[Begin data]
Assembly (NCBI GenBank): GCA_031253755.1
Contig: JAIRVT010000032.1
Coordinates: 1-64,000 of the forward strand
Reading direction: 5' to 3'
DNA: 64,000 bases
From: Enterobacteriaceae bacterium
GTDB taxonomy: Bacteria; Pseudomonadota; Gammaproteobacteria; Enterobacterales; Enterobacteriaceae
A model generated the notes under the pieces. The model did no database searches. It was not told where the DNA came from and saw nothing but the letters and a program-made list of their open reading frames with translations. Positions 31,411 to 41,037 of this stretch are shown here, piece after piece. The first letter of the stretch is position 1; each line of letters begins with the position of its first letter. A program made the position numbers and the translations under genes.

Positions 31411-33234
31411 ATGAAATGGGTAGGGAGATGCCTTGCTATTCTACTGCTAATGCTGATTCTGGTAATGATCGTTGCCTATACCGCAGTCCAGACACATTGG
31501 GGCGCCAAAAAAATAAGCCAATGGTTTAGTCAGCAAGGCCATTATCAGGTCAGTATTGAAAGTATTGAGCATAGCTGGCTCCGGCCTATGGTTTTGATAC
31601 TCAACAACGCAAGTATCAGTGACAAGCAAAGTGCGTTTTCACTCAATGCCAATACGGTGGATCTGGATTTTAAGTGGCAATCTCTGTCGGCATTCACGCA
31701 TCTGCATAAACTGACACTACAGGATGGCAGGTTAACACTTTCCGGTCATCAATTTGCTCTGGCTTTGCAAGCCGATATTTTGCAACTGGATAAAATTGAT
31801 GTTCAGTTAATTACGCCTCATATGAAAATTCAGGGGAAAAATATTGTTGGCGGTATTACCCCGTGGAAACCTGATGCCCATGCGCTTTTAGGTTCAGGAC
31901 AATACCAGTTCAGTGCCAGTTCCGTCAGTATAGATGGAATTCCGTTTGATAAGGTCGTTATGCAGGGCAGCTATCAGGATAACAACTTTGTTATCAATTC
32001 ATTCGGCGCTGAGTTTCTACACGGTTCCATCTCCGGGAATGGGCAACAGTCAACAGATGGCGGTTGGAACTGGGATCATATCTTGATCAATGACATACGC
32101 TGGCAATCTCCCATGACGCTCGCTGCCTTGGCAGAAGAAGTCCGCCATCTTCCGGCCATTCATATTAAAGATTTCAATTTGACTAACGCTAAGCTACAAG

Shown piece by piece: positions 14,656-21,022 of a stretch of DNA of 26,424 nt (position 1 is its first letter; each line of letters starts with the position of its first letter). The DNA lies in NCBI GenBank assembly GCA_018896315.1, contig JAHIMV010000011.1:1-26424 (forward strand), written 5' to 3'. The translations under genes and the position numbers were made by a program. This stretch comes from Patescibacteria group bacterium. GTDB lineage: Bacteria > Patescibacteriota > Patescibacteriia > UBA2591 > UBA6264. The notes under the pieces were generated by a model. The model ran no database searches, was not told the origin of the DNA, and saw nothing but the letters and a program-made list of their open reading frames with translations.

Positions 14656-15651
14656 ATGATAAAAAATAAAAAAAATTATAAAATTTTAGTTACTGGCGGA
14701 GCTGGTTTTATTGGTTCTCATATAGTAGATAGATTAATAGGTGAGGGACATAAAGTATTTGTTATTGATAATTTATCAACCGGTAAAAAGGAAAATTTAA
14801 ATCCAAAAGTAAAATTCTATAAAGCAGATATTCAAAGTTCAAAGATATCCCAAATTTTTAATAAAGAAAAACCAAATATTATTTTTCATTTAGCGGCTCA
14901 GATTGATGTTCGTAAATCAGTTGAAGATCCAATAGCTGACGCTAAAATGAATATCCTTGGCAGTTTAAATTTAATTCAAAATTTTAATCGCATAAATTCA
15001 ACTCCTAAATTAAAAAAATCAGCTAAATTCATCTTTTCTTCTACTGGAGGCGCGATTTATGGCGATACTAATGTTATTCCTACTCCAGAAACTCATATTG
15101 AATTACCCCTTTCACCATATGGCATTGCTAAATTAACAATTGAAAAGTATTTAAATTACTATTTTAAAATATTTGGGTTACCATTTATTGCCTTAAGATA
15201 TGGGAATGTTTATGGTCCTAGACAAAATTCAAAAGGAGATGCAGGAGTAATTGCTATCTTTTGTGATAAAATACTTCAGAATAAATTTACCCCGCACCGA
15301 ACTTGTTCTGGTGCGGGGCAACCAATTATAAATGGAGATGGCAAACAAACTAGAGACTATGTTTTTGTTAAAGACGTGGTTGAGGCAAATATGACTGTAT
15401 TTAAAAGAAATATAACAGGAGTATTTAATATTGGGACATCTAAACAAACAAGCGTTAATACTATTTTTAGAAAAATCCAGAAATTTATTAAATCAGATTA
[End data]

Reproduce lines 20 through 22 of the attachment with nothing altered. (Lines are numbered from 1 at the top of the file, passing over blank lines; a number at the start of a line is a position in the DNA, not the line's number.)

14656 ATGATAAAAAATAAAAAAAATTATAAAATTTTAGTTACTGGCGGA
14701 GCTGGTTTTATTGGTTCTCATATAGTAGATAGATTAATAGGTGAGGGACATAAAGTATTTGTTATTGATAATTTATCAACCGGTAAAAAGGAAAATTTAA
14801 ATCCAAAAGTAAAATTCTATAAAGCAGATATTCAAAGTTCAAAGATATCCCAAATTTTTAATAAAGAAAAACCAAATATTATTTTTCATTTAGCGGCTCA